Then there was Saint-Saëns' prodigiously vacuous Second Piano Concerto, which returned to Davies after a mere two years -- far too soon for an exhumation -- under the ministrations of soloist Jean-Yves Thibaudet.He's also honest about this particular quirk:
This gets at least one vote for the most pointless piano concerto in the active repertoire, a clattery stream of scales and arpeggios that the pianist must deliver at top speed in a desperate search to keep the audience from expiring out of sheer boredom at the lack of any musical ideas. Thibaudet, in whose playing elegance and virtuosity are so intimately intertwined as to become a single compound virtue, lavished all his considerable flair on the score, but in vain.
The only thing on the [2007-08 SF Opera] schedule that leaves me cold is the opening-night Samson and Delilah, and that's a function of my own idiosyncrasies: I have no particular use for any 19th-century French music that isn't by Berlioz (remember, "Gounod" is an anagram of "ungood"), and although I'm an Olga Borodina fan, I'm not, you know, the world's biggest Olga Borodina fan. If you're a little more normal than I am on either of those two points, then even that one should get you going.Now, I'm a fan of Saint-Saëns (though I otherwise agree with Joshua about the value of 19th century French music), but it's a good thing when critics are clear about which composers they just can't take. I'm willing to bet that every working critic has a little list of works or composers they'd just as soon not review, or maybe hear again for the rest of their lives, whether from outright dislike or overexposure. Here's my list:
- Rossini comedies. I've seen Barber, I've seen Cenerentola, I've seen L'Italiana (in her guise as Riot Grrrl on Mars), and I've had it. It's not worth sitting through hours of boring music and tired stage schtick for the sake of a good overture and a prima donna showpiece: I have plenty of recordings of Una voce poco fa and Non piu mesta, and that's sufficient. Neither the 20-ton revolving set nor the presence of Thomas Hampson or Nathan Gunn in the title role could drag me to the last two go-rounds of Barber at SFO. The only exception I'm willing to make is for Il viaggio a Rheims, which has a gigantic cast and an astonishing act finale with 14 singers all going at once, sometimes a capella.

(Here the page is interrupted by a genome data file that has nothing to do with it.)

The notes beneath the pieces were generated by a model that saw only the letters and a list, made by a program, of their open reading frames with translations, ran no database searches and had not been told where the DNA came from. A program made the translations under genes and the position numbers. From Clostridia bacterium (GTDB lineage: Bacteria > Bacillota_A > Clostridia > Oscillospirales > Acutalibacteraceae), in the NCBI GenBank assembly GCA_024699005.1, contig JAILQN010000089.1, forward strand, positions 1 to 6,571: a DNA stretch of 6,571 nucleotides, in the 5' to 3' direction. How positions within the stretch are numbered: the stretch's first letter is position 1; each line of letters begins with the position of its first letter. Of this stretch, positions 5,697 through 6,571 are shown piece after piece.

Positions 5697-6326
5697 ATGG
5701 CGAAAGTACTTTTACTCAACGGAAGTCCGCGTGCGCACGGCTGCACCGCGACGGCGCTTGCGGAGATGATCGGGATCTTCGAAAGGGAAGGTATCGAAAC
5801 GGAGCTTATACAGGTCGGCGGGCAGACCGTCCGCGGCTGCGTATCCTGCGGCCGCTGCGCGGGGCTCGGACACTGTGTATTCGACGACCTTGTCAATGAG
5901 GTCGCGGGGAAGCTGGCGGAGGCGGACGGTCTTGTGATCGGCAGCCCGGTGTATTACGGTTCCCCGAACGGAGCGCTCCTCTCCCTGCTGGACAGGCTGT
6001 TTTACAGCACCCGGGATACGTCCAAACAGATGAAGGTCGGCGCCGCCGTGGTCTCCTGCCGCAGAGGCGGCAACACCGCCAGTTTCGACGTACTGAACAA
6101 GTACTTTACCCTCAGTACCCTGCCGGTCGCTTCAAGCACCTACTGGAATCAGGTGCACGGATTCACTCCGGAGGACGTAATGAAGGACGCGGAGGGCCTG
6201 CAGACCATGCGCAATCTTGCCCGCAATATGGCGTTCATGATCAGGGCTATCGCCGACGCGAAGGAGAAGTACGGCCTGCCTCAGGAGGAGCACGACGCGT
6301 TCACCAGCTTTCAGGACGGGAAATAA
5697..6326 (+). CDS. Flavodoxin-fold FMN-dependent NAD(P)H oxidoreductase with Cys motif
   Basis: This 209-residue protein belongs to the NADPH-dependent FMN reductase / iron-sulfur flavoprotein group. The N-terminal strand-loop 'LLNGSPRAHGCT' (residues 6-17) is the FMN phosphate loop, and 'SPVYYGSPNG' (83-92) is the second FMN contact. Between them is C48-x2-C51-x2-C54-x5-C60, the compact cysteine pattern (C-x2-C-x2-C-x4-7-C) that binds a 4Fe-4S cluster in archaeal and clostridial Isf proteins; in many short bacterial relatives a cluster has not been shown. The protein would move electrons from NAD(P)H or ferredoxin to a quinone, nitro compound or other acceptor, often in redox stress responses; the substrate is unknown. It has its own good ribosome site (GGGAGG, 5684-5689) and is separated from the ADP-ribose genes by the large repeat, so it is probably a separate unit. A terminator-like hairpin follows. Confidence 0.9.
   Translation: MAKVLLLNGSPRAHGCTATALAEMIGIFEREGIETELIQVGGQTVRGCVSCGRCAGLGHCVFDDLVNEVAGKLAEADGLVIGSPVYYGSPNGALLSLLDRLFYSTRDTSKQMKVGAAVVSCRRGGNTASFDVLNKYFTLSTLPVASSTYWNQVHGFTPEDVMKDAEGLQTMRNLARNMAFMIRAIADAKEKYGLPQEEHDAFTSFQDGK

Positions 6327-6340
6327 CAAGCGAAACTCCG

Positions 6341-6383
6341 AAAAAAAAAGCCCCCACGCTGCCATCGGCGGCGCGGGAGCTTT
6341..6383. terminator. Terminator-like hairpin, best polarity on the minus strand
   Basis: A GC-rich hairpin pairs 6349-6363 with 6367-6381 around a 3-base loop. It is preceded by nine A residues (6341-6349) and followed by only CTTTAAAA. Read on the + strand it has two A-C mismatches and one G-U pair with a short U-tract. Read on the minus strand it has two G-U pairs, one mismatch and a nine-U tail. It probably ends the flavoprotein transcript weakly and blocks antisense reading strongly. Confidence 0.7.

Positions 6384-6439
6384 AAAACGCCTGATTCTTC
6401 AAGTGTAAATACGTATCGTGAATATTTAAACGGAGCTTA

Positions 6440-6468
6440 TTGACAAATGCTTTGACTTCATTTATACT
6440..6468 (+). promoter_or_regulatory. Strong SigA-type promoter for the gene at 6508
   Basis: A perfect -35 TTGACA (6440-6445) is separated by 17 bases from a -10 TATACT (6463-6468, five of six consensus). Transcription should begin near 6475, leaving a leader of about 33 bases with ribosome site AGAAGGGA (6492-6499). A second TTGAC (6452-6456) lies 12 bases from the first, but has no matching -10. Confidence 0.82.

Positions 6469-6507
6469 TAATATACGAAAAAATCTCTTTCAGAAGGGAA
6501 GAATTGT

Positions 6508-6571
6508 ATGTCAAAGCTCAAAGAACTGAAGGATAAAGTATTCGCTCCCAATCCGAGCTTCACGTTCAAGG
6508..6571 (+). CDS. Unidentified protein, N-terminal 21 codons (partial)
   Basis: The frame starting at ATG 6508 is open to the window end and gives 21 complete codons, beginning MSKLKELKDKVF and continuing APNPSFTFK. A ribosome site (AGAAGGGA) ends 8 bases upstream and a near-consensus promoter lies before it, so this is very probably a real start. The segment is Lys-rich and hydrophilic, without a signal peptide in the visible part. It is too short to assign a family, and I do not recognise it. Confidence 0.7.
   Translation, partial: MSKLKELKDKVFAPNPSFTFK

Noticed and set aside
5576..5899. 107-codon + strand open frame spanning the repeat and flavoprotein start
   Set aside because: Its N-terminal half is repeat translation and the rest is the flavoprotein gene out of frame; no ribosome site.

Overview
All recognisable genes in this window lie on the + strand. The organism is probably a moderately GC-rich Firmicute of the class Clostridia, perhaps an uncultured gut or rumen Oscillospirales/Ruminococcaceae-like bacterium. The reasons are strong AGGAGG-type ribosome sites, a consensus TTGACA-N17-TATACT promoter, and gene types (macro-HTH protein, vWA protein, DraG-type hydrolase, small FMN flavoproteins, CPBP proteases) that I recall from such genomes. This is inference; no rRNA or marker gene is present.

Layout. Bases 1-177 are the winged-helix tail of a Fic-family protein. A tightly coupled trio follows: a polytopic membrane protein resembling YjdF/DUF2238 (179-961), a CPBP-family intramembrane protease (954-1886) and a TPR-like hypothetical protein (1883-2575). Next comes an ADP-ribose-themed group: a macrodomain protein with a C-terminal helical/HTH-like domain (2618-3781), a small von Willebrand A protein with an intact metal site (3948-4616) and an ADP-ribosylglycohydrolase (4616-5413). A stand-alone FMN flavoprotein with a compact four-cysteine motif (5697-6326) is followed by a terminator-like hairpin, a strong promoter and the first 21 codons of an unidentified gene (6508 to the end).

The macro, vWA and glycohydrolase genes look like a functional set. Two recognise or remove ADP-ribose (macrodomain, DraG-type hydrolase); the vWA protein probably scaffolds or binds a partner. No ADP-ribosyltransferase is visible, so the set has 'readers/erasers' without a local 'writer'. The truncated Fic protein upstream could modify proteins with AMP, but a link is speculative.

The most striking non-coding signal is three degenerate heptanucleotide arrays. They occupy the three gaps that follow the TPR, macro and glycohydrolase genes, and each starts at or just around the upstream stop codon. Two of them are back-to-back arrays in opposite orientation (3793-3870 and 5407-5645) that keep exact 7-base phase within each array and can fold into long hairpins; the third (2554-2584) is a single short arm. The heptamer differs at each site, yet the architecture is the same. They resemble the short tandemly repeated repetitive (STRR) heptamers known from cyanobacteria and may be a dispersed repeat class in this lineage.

- Carmen. Only if Crespin or Supervia comes back from the dead, despite the great reviews both Hadar Halevy and Kate Aldrich got at SFO last season.
- The Mozart Requiem, a work I've performed and still don't like very much
- Any complete opera by Massenet, a composer whose work is best performed as excerpts
- Palestina. Luckily, I have never reviewed a concert with any work by Palestrina on the program, but anyone who sings early music has had to sing a lot of Palestrina. His music is dull and always fails to move me; many of his contemporaries are far more interesting to sing or hear. I have reached the point where I will skip concerts in which my chorus is performing Palestrina.
- Copland. Sorry! I cannot stand St. Aaron's music either in wide-open-spaces/Americana mode or in his overblown modernist style.
- Vivaldi. STOP with the twittering flute concertos! STOP with the damned Four Seasons already!!
- Most of the second-string German Baroque composers whose music clutters up the airwaves thanks to lowest-common-denominator radio programming
- Most of Gershwin's concert music, though Jonathan Bellman's performance of the Second Prelude at the Stanford symposium earlier this year did get me.
- Works I'd skip in a minute because I've heard them too often, but would be willing to hear again with the right cast or after a long enough break: Tosca, Butterfly (I'll probably go see Racette this season), La Traviata, Boheme, Don Giovanni (I'm very glad to have seen and reviewed this year's SFO production, but on the whole, it's done badly when it's done). The prominence of Puccini on this list does say something about opera company scheduling.
Anyone care to join me in 'fessing up?